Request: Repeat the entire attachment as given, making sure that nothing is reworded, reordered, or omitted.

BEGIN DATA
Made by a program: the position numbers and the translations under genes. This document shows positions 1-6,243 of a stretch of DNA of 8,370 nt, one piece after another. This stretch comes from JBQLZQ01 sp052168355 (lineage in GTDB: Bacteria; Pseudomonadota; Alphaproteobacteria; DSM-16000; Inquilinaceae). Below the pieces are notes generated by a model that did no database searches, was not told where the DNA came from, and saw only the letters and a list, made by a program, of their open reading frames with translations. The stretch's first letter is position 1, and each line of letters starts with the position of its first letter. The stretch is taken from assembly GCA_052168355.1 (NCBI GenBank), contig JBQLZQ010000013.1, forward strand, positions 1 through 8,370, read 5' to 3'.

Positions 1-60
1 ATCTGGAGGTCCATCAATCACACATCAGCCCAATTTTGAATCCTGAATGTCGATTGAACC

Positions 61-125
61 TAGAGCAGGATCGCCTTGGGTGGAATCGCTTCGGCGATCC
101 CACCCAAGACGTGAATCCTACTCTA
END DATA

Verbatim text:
Made by a program: the position numbers and the translations under genes. This document shows positions 1-6,243 of a stretch of DNA of 8,370 nt, one piece after another. This stretch comes from JBQLZQ01 sp052168355 (lineage in GTDB: Bacteria; Pseudomonadota; Alphaproteobacteria; DSM-16000; Inquilinaceae). Below the pieces are notes generated by a model that did no database searches, was not told where the DNA came from, and saw only the letters and a list, made by a program, of their open reading frames with translations. The stretch's first letter is position 1, and each line of letters starts with the position of its first letter. The stretch is taken from assembly GCA_052168355.1 (NCBI GenBank), contig JBQLZQ010000013.1, forward strand, positions 1 through 8,370, read 5' to 3'.

Positions 1-60
1 ATCTGGAGGTCCATCAATCACACATCAGCCCAATTTTGAATCCTGAATGTCGATTGAACC

Positions 61-125
61 TAGAGCAGGATCGCCTTGGGTGGAATCGCTTCGGCGATCC
101 CACCCAAGACGTGAATCCTACTCTA